2. Have a look at what’s in the project and make sure that it does build cleanly (well, there’s actually nothing worthwhile to build here, but let’s make sure that everything is still ok).
    /> cd osgi-simplebean		
    /> ls -l
    -rw-r--r--   1 aslam  aslam  2354 Jan  9 10:26 pom.xml
    drwxr-xr-x   5 aslam  aslam   170 Jan  9 10:26 poms
    drwxr-xr-x   3 aslam  aslam   102 Jan  9 10:26 provision			
    /> mvn package
    ...
    [INFO] ------------------------------------------------------------------------
    [INFO] Reactor Summary:
    [INFO] ------------------------------------------------------------------------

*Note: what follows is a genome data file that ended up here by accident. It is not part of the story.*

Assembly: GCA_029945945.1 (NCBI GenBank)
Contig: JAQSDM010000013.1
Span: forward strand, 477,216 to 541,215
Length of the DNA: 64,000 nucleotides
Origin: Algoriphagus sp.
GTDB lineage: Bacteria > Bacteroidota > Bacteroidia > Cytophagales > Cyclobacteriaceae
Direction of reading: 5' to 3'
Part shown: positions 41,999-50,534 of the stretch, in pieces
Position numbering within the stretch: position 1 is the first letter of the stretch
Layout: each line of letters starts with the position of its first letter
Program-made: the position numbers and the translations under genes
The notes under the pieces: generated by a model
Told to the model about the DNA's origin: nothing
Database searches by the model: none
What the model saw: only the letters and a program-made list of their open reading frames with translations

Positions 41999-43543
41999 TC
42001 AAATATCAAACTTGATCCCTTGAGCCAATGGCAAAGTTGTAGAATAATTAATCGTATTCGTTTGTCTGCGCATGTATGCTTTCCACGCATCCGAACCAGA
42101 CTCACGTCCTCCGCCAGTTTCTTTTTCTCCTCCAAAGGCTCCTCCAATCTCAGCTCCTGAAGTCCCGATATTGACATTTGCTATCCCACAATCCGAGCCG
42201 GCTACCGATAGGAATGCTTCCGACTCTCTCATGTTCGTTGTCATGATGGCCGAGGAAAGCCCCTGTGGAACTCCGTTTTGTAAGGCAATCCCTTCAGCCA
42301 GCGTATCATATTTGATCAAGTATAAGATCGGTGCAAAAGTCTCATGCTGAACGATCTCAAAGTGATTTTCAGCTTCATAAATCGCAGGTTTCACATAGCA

[INFO] net.aslamkhan.osgi-simplebean (OSGi project) .......... SUCCESS [1.689s]
    [INFO] osgi-simplebean - plugin configuration ................ SUCCESS [0.004s]
    [INFO] osgi-simplebean - wrapper instructions................. SUCCESS [32.144s]
    [INFO] osgi-simplebean - bundle instructions ................. SUCCESS [0.003s]
    [INFO] osgi-simplebean - imported bundles .................... SUCCESS [0.002s]
    ...
  3. We now need to add in the dependencies for Spring Dynamic Modules for OSGi.  Instead of hand crafting our maven pom.xml file(s), we again use a pax-construct script to add the repositoriesfor the Spring distributions.  From this point onwards, I will not show the output of commands unless it helps to illustrate a point.
    /> pax-add-repository -i spring-milestones 
       -u http://s3.amazonaws.com/maven.springframework.org/milestone
    /> pax-add-repository -i spring-snapshots